"I feel like I'm rooting for the neighborhood team."
That was the perfectly succinct explanation given by Evan Sult, the drummer/vocalist for local indie rock duo Sleepy Kitty, when asked why he, a very gringo looking gringo, was rooting for Mexico in their World Cup match against France.
Sult was sitting on the patio at Cherokee Street's Carniceria Latino Americana at the time, sipping Corona and consuming a vegetarian burrito the size of an infant. Around him, a raucous crowd of Mexicans decked out in the red, white and green colors of El Tri was sprinkled with a handful of enthusiastic looking Americans, all of whom seemed at home joining in the cheers, sucking down cervezas, laughing at all the jokes being shouted in Spanish and going wild with everyone else when Mexico scored their first goal.
And what a goal it was.
Javier "El Chicharito" Hernandez narrowly escaping an offside penalty when he broke free from the French defense and brought the lofted pass down from Rafael Marquez with his chest. He juked the helpless goalkeeper and tapped the ball into the wide open goal, screaming at the top of his lungs and spinning circles as he looked for a teammate to hug.
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A lime margarita, supersized.
At Latino Americana, a tall, bald gringo who'd been drinking a margarita from a gallon-sized goblet let loose a deafening fingers-in-the-mouth whistle. Minerva Lopez, the joker from Mexico's previous match against South Africa, spun circles on the sidewalk and waved a Mexican flag over her head. The crowd broke out in a chant of Mex-i-co Mex-i-co! Mex-i-co!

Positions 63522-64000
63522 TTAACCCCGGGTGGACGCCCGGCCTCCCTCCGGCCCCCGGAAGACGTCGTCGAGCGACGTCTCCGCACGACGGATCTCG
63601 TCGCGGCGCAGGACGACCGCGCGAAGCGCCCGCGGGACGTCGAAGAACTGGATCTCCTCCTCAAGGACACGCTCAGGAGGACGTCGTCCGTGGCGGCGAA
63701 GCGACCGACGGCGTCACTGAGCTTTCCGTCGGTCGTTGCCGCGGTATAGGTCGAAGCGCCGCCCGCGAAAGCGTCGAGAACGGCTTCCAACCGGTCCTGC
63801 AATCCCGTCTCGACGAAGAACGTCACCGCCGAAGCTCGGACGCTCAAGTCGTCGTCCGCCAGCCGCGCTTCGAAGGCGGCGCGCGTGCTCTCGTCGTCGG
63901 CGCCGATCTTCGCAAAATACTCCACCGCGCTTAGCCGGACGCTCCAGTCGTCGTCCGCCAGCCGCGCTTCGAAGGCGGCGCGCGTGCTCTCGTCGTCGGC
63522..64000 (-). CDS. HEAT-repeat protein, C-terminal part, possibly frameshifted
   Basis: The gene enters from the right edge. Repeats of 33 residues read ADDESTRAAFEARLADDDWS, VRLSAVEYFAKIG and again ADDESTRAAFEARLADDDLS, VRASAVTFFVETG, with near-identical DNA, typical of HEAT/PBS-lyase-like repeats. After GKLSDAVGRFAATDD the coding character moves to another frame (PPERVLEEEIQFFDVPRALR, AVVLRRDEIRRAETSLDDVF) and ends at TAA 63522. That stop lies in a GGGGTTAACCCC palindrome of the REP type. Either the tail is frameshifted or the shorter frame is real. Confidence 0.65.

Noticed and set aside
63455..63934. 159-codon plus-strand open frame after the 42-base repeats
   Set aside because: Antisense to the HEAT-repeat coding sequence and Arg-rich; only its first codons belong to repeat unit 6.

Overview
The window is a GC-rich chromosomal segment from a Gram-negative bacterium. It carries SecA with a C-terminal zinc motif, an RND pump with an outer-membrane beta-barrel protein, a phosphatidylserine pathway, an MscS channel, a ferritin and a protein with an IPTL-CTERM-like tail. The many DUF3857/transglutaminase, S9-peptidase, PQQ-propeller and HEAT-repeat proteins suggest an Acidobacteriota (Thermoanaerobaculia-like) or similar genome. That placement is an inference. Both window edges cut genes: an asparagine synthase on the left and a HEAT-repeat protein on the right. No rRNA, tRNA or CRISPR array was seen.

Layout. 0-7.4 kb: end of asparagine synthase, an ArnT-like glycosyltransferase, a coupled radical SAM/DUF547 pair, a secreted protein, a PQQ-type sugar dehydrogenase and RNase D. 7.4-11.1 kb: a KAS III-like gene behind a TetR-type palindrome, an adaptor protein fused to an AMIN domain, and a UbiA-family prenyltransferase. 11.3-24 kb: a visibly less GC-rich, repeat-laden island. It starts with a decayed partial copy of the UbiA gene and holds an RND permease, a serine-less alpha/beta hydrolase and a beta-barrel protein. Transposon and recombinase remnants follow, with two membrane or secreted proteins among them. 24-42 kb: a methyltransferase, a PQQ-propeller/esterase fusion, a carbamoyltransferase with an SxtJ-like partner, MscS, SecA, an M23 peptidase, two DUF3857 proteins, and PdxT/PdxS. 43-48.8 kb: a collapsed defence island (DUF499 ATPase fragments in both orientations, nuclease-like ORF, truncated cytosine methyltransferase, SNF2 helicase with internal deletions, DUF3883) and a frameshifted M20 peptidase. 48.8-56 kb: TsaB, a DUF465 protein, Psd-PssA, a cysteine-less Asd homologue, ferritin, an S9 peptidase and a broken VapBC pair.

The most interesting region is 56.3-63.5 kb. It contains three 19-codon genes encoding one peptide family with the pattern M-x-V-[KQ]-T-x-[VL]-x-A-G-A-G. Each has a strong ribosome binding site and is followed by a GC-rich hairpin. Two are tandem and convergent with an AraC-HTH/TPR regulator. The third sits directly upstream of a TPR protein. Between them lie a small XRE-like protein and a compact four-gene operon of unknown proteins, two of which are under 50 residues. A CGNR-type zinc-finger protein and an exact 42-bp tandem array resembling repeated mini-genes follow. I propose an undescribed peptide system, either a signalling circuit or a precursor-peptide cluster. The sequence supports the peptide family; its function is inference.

El Chicharito ("little pea" in Spanish) is the son of former Mexican national team player Javier Hernandez and the grandson of Tomás Balcazar, who scored a goal for Mexico against France in the 1954 World Cup.
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Not "El Chicharito," but a cute little pea nonetheless. That's Sleepy Kitty's Evan Sult on the right.
Hernandez is the new darling of Mexican soccer. Along with electric striker Giovanni Dos Santos, the 22-year-old is part of the wave of exciting new young players for the country. A middle-aged American woman at Sult's table said at one point during the second half: "I like the young players, they look like little babies out there."
Ultimately, however, it was Cuauhtemoc Blanco, a veteran, who sealed the match for Mexico. Blanco scored on a penalty kick in the 79th minute. Here's the crowd's reaction to that shot:
As the video shows, the camaraderie and enthusiasm on Cherokee Street for this match was contagious. All sorts of characters walking by on the street stopped by to see what was happening and a fair number of them left shouting "¡Viva Mexico!"